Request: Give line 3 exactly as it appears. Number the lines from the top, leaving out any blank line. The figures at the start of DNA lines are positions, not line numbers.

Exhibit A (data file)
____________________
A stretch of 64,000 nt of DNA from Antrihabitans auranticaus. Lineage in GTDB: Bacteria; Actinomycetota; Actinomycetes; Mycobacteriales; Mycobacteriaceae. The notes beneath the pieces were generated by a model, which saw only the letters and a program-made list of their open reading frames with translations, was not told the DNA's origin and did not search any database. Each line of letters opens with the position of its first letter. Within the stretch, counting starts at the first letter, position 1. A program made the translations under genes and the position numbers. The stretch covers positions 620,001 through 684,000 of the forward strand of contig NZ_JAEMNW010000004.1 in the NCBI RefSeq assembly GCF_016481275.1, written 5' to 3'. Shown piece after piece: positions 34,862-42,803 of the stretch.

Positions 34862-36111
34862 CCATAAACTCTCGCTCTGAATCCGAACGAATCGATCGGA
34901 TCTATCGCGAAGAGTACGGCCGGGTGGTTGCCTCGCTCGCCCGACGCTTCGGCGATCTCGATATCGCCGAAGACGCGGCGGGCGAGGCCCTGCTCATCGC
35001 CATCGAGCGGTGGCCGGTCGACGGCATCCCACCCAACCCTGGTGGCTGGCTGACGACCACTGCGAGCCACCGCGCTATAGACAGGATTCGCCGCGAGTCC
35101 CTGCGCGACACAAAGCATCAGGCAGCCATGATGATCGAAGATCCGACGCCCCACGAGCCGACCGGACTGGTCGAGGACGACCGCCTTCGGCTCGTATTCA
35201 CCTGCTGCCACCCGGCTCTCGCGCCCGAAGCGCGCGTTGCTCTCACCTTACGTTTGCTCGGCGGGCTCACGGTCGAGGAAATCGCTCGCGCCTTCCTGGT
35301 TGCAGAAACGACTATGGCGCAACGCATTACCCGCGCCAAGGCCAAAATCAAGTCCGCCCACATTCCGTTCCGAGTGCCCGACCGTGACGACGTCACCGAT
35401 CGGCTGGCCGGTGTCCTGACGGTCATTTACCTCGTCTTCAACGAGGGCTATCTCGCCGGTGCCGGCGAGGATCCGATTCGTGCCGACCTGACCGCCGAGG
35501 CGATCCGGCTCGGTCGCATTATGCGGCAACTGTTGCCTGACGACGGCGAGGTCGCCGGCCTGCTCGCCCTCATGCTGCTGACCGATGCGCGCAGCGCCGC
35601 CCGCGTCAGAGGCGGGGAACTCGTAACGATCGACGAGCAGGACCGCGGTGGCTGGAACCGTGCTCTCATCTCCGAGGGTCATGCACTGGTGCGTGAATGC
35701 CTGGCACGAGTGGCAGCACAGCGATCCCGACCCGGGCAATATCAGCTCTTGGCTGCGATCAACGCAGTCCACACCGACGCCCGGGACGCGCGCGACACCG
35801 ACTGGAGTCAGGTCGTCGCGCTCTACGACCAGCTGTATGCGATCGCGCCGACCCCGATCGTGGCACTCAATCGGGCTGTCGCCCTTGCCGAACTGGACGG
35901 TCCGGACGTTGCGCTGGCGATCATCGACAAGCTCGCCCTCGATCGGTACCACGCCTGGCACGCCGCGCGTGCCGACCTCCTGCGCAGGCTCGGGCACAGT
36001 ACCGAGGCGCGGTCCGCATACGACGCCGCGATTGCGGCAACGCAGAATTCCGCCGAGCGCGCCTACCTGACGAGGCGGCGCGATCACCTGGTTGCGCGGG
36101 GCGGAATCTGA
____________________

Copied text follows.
34862 CCATAAACTCTCGCTCTGAATCCGAACGAATCGATCGGA